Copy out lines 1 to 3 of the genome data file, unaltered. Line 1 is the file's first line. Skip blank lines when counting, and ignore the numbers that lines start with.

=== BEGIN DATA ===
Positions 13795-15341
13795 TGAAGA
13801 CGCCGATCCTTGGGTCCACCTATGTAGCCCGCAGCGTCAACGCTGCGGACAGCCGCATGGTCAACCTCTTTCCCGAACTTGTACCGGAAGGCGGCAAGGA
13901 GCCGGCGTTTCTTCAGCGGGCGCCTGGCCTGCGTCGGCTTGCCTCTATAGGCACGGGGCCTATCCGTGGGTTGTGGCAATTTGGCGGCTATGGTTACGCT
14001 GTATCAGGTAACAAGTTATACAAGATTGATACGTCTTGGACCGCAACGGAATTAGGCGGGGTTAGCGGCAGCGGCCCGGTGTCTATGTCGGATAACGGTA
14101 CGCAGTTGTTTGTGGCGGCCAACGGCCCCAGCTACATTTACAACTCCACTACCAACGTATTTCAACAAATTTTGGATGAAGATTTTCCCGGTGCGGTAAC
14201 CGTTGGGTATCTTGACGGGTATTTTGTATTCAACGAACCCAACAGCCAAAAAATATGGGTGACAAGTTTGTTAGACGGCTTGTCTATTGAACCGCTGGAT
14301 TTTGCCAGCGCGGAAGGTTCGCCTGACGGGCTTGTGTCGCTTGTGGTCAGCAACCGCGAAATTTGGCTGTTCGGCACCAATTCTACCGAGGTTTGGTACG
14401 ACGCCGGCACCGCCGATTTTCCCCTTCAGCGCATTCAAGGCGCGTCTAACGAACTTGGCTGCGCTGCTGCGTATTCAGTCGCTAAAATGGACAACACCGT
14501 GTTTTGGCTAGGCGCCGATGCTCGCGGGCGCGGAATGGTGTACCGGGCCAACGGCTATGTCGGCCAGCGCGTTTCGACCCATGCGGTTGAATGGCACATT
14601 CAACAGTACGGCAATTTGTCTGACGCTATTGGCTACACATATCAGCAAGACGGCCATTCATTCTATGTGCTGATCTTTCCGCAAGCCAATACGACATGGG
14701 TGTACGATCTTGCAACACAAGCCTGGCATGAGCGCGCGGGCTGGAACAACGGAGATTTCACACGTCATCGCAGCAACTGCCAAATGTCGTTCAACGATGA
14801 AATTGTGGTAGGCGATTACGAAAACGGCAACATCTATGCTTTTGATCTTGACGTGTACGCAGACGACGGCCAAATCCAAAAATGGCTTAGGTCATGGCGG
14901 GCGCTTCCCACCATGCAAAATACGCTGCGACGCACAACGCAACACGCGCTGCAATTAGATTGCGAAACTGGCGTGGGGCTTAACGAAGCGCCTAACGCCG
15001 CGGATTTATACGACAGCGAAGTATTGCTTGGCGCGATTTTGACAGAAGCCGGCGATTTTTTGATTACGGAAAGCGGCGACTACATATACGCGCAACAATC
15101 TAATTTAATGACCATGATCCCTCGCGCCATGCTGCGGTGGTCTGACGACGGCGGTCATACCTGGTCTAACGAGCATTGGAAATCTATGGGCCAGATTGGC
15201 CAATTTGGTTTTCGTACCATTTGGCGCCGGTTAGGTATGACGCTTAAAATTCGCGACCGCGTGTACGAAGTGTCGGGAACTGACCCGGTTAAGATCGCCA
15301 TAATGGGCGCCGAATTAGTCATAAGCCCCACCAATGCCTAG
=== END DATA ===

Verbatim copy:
Positions 13795-15341
13795 TGAAGA
13801 CGCCGATCCTTGGGTCCACCTATGTAGCCCGCAGCGTCAACGCTGCGGACAGCCGCATGGTCAACCTCTTTCCCGAACTTGTACCGGAAGGCGGCAAGGA